That looks like an ale yeast- that's pretty cold for an ale yeast, so I would expect that it wouldn't ferment very well at all.
What was the recipe? Did you take any SG readings since the beginning? I'd take the SG and see where it was at, and try to get it above 65 degrees.
There's some confusion here, because a true pilsner beer is a lager, which is fermented around 50 degrees or so. But many kits aren't instructing you to use lager yeast and to do that, so it's actually an ale kit. If you're making an ale kit, then it should be fermented at the yeast's optimum fermenting temperature. From Munton's website, I found this:
Muntons Standard Yeast
It has very hardy characteristics and will tolerate a wide variety of temperature variations during fermentation.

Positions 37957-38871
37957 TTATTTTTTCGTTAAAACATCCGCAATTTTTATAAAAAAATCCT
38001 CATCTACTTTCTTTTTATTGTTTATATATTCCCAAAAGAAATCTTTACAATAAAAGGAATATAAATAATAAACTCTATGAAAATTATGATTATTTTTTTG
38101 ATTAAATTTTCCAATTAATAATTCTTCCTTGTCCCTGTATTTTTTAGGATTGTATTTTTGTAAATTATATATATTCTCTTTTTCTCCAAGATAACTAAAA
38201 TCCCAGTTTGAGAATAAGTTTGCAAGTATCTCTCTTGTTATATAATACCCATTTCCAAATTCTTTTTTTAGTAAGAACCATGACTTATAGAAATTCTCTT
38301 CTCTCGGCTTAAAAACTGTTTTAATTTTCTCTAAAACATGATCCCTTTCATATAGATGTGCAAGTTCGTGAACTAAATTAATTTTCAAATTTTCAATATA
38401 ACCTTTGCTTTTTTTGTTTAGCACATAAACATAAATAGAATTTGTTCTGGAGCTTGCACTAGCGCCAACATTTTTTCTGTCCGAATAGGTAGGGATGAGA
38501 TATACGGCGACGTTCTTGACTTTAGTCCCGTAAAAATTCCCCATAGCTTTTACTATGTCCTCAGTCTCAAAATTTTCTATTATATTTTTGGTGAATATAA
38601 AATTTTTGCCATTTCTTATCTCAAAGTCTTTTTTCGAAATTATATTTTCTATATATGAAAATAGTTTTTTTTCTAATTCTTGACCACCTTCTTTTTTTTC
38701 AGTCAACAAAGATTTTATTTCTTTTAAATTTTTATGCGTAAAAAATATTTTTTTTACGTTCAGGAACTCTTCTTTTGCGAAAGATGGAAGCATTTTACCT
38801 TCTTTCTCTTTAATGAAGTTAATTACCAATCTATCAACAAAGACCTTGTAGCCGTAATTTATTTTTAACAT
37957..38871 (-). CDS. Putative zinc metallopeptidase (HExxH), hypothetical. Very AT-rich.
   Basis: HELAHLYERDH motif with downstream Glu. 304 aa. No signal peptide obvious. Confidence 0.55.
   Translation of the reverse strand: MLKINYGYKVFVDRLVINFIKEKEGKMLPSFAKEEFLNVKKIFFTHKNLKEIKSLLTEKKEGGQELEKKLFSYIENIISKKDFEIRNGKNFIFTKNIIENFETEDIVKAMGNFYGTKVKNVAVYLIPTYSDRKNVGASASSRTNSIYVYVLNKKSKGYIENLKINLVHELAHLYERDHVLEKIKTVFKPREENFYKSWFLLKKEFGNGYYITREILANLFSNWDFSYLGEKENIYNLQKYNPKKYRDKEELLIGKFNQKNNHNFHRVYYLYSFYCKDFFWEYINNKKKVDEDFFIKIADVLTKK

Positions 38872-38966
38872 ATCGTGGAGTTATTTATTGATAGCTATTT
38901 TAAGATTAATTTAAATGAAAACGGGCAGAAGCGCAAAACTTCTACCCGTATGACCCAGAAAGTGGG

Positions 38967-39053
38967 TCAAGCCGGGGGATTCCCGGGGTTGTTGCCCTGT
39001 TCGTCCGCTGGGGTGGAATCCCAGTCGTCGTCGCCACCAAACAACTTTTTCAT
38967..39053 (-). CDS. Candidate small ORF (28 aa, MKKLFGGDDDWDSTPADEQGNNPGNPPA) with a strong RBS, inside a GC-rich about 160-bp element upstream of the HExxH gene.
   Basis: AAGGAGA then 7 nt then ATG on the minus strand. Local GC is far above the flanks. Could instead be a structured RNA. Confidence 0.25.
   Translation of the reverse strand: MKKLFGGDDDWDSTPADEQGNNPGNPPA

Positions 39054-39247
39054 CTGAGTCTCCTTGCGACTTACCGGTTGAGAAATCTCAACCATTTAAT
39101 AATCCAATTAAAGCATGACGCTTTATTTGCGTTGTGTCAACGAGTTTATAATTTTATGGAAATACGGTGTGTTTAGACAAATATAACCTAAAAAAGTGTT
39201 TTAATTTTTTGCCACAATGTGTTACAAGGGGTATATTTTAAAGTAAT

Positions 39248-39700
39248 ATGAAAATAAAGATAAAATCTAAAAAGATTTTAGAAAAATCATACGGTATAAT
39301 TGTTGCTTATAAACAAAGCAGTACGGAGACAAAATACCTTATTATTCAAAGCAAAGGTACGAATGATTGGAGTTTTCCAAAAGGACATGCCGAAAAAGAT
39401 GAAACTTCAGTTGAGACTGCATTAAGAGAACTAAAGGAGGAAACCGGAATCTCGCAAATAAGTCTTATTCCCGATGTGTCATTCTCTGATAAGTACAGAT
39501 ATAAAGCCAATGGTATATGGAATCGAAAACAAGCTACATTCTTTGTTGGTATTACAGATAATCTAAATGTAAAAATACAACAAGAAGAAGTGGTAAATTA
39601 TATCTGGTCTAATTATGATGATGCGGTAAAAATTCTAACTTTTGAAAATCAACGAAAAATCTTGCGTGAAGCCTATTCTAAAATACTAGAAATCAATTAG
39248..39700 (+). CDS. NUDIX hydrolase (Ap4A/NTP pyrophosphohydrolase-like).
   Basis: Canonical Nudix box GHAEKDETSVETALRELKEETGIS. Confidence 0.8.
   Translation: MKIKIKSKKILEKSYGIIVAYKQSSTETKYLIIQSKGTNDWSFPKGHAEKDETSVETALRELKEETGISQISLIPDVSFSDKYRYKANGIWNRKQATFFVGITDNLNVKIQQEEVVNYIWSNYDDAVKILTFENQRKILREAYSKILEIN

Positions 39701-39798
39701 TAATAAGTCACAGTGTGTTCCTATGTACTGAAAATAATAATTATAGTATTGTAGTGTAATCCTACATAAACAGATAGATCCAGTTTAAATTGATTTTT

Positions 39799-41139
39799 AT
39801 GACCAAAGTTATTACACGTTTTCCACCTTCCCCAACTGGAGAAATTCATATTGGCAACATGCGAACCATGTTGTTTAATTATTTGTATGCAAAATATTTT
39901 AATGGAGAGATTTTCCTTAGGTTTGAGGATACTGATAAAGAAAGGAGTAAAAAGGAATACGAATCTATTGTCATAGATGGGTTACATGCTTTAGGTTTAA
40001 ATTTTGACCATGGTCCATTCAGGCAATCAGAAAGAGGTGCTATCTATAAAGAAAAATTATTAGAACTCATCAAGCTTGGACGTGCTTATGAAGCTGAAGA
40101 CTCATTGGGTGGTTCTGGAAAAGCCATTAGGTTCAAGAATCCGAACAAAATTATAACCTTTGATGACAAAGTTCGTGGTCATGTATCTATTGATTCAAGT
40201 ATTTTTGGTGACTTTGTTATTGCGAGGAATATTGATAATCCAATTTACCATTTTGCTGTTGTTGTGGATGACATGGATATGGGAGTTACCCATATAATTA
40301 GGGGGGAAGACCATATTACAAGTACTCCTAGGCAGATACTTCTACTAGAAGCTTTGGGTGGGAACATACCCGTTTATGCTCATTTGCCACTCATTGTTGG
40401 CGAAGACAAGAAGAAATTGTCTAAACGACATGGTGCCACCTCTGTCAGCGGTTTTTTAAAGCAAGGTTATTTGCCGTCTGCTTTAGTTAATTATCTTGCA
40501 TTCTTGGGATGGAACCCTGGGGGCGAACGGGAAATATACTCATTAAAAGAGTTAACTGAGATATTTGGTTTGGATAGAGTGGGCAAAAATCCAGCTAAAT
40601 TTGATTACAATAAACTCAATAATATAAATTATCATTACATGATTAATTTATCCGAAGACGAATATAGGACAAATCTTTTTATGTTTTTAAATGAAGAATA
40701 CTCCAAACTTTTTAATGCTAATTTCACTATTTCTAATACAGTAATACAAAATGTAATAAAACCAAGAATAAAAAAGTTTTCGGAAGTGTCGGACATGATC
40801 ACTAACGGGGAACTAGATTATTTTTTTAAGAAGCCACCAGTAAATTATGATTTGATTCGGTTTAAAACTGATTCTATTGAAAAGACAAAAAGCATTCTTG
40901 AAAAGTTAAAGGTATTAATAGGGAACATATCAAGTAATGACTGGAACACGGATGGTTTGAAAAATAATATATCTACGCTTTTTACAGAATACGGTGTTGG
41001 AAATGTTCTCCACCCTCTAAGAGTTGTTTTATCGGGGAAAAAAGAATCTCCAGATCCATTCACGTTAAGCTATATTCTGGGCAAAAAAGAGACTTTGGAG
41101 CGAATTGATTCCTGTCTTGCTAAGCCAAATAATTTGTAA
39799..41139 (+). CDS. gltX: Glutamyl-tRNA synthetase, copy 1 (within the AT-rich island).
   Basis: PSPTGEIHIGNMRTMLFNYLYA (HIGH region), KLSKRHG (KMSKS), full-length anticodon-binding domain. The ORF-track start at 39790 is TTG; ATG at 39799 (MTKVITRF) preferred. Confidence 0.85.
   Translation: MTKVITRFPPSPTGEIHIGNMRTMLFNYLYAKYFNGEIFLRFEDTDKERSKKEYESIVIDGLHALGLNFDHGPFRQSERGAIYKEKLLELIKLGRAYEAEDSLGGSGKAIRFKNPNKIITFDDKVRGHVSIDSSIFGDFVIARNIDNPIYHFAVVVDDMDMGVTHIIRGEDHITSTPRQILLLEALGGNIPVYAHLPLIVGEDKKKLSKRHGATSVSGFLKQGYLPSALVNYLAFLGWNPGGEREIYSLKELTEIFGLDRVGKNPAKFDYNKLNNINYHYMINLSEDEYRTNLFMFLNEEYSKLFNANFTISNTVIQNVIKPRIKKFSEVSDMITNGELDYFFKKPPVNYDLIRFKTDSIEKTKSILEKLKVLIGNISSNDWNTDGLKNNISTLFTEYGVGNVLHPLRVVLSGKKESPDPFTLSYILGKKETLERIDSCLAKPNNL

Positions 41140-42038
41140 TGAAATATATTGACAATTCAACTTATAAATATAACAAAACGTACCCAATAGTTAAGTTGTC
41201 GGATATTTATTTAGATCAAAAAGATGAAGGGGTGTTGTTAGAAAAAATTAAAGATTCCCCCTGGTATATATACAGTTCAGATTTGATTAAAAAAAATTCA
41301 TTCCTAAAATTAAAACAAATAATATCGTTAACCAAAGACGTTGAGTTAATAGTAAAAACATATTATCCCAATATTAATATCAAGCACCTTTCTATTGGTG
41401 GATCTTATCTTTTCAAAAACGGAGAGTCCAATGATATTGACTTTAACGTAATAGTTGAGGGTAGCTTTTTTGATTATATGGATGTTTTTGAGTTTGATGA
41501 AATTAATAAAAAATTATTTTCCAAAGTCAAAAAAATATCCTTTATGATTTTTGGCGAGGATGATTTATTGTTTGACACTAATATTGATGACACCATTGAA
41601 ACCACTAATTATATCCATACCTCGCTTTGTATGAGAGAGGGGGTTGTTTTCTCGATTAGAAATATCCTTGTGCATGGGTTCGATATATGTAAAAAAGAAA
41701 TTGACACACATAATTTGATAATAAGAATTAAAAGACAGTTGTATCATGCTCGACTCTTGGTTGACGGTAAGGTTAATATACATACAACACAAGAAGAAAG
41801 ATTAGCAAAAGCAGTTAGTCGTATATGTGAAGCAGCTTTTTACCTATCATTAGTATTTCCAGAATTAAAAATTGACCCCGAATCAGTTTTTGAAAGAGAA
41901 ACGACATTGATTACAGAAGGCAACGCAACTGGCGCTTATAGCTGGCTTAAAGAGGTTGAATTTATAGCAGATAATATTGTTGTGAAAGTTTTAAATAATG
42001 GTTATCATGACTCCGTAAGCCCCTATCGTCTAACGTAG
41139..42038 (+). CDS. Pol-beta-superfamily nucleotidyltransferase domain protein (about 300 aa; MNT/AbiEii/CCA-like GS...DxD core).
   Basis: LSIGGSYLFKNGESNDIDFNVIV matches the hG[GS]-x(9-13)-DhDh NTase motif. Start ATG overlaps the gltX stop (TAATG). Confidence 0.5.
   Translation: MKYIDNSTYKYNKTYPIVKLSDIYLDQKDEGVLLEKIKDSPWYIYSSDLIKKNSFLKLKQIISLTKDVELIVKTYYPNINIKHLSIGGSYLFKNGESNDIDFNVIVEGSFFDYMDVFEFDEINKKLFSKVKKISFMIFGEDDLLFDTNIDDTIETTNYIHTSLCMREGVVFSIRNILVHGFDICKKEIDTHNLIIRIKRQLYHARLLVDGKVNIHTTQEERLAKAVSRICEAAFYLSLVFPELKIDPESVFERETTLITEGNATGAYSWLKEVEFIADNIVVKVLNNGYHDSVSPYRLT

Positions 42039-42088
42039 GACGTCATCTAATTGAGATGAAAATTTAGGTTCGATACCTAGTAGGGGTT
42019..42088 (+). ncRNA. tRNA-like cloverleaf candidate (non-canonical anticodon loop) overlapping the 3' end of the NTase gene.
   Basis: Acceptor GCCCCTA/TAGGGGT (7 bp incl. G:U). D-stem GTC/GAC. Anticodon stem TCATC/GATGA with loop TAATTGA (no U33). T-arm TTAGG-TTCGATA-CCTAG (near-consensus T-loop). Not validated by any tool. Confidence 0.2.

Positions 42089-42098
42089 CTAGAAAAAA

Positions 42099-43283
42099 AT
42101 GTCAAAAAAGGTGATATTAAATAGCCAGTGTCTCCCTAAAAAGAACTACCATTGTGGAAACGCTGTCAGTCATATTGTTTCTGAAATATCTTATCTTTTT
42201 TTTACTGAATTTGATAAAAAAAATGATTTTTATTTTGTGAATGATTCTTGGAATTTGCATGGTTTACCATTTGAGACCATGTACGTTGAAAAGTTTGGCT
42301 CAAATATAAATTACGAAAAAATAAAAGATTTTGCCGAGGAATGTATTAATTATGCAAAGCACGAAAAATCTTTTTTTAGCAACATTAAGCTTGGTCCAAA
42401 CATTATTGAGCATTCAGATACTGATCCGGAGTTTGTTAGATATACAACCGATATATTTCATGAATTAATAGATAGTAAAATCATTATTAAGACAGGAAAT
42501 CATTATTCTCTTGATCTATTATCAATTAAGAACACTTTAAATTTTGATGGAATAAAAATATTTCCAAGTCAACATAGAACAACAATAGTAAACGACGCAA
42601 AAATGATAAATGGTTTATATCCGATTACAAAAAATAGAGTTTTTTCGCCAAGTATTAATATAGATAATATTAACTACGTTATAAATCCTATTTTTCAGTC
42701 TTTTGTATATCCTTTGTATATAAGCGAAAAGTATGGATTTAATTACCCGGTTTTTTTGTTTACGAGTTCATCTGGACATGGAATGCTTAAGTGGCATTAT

For recipes demanding the use of sugar our Standard Yeast is ideal. If all malt brewing is undertaken we would recommend that you use our Premium Gold Yeast as our Standard Yeast will struggle to ferment some of the more complex sugars which are more prevalent in all malt recipes.
The major benefit for you of using Muntons Standard Yeast is its relatively low cost.
All of our yeasts are supplied in six gramme sachets sufficient to brew five U.K.gallons, six U.S. gallons or twenty three litres of beer.
So, I'd check the SG and see if it was finishing up. If not, I'd put it somewhere in the mid 60s to get it going.